Having said that, please keep up the good work of pointing out the ills of our society, one way or other … Bold, perceptive and skillful writers and journalist are the antidotes that every society needs … thank you

  • I would like to mention the name of Kaneez Fatima, the pioneering women’s labour activist from the ’60s. She stands tall among women political workers, and must not be forgotten …

  • Bonjour Tazeen,

    You are absolutely right. It is high time to let women rtake part or even take the lead in governing a country.

    As I see it that’s the only way to avoid having a far too great number of politicians strutting around like a cocks and pheasants and spending money like hay on secondary subjects.

    Being a German, I have voted twice for Angela Merkel and had never to regret this decision.

    Cheers to you

  • Aisha was a general of an army. This was centuries ago….

  • Hmm. But you have not given credit where it was due. Discretion is the better part of valour and all that, eh? 🙂

    The MQM, ANP, PML-N and PML-Q – having women holding pivotal positions – is a fairly recent phenomenon. And even if they had women in some important positions, their number was negligible. But there’s one party that had always had a large number of women in its rank and file – even during the most brutal dictatorship, no? Which one is that?

    And as for the “first female prime minister of the Muslim world,” – which the media everywhere tries its best to paper over as “having inherited her father’s mantle” and “dynastic succession”, I for one clearly remember the immense debate those elections (and even the times prior to those elections) triggered. Everywhere in general, and amongst the faithful in particular: about the role of women in Islam, and leadership roles for women – in Islam. Finally it came through that there was no clash. Someone who managed to do this, not after decades or centuries but probably a millennium, is no ordinary person, no?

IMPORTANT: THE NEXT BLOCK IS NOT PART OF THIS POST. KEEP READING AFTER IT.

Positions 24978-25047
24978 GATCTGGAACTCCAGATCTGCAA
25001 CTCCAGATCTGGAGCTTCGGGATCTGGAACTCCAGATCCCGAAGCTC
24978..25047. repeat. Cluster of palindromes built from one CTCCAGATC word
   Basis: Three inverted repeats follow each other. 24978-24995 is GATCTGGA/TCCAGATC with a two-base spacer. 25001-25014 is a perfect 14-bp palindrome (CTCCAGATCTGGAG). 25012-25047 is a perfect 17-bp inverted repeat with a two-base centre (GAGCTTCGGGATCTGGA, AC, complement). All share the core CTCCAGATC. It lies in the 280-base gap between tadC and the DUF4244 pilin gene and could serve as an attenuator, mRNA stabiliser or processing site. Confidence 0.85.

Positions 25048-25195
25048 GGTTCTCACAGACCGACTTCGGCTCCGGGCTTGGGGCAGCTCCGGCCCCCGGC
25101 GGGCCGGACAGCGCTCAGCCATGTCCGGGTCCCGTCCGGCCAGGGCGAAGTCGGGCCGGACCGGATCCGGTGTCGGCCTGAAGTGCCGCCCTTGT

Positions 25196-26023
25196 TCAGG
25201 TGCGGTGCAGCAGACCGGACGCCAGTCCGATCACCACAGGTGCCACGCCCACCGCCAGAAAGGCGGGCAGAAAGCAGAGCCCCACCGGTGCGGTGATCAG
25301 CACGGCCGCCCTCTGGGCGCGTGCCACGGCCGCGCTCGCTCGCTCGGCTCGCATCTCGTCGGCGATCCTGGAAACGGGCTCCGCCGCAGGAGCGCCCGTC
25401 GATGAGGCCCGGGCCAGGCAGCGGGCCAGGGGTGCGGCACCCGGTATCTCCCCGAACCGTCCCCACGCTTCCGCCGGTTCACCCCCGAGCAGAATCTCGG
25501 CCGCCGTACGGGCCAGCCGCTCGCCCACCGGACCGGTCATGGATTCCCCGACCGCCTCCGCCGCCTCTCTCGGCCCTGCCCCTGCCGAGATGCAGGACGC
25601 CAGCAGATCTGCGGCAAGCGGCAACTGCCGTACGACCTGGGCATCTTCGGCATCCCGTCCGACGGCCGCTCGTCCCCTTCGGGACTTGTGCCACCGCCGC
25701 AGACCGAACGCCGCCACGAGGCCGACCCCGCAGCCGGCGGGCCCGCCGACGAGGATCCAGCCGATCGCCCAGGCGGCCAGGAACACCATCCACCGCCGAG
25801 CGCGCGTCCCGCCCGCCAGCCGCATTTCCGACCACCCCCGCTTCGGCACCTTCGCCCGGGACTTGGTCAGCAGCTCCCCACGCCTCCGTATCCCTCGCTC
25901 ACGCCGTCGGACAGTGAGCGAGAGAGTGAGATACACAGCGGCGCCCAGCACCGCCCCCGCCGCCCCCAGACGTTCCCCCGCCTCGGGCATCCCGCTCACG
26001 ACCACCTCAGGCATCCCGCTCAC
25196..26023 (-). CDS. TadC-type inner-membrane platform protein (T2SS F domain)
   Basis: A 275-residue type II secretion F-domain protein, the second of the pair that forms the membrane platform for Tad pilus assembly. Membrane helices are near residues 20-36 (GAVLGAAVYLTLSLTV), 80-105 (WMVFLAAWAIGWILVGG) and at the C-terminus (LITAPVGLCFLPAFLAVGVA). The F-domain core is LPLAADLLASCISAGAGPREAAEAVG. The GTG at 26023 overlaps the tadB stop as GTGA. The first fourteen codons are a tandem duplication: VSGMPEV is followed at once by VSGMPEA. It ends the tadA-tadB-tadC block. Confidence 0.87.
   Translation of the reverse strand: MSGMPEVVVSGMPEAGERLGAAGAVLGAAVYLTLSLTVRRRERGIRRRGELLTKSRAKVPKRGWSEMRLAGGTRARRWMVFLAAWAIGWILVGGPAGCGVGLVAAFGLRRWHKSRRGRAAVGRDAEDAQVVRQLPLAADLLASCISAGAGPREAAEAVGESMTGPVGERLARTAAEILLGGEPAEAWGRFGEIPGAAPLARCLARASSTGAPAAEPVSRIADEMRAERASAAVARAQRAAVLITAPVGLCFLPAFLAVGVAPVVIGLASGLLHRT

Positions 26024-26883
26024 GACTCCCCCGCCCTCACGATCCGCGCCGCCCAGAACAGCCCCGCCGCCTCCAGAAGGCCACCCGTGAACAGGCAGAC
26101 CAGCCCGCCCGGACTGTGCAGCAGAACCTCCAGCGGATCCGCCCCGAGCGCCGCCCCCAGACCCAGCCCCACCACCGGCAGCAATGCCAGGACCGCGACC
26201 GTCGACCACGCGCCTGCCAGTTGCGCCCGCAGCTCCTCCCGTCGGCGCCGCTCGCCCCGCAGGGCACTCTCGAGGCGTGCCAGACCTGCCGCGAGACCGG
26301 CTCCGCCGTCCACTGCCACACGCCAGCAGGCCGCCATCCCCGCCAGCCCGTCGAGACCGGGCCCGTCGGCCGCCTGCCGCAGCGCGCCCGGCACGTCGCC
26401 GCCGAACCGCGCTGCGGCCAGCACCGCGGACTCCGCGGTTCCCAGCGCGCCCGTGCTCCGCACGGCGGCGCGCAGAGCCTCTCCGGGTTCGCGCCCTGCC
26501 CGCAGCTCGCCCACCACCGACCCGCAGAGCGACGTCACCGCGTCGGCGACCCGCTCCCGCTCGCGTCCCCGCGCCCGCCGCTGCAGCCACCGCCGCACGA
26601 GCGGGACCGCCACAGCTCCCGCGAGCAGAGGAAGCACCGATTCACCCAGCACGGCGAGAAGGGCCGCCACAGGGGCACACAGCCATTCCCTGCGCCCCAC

Sadly, she is clubbed with the Gandhis and even compared to the feuding Begums of Bangladesh – when there are no similarities. And she was the one who opened the door for those feuding Begums!

    Hers has definitely not been a “dynastic succession” – by any stretch of imagination. It is she who is the architect of that legacy, ‘ism’ and brand.

  • “With Maryan Nawaz Shareef, even PML-N is trying to score with women and young adults.”

    How times have changed!

    How virulently opposed the connoisseurs of nihari and paya had been – about working women, especially about women in politics and in leadership roles. What language they and their acolytes and minions had used against such women, while picking out that prime minister with the ‘wrong’ gender – for special treatment.

    Sitting in another country, I have read, and not just in our English language papers, even in our regional language ones too, all the disgusting and colourful epithets hurled at their choice target, for years. They have even called her a “prostitute” for having come out of char diwari and for speaking and working with men! They had even vowed to construct a room for her – in Hira Mandi. I have read these and much more in our front pages – even those of our vernacular papers.

    There were quarters that even spread canards that she was sleeping around and questioned the paternity of her children. Strangely today, the narrative seems to be that those same children are “fake” Bhuttos since “they are Zardari’s children”!

    But what I have never read is a tit-for-tat response (coming from either the target or her party) – directed at the women members of these leading lights’ families. That says a lot, no?

    P.S. Politics in my country is err … how should I put it, “difficult” job. But I have never seen, read or heard this kind of low blows.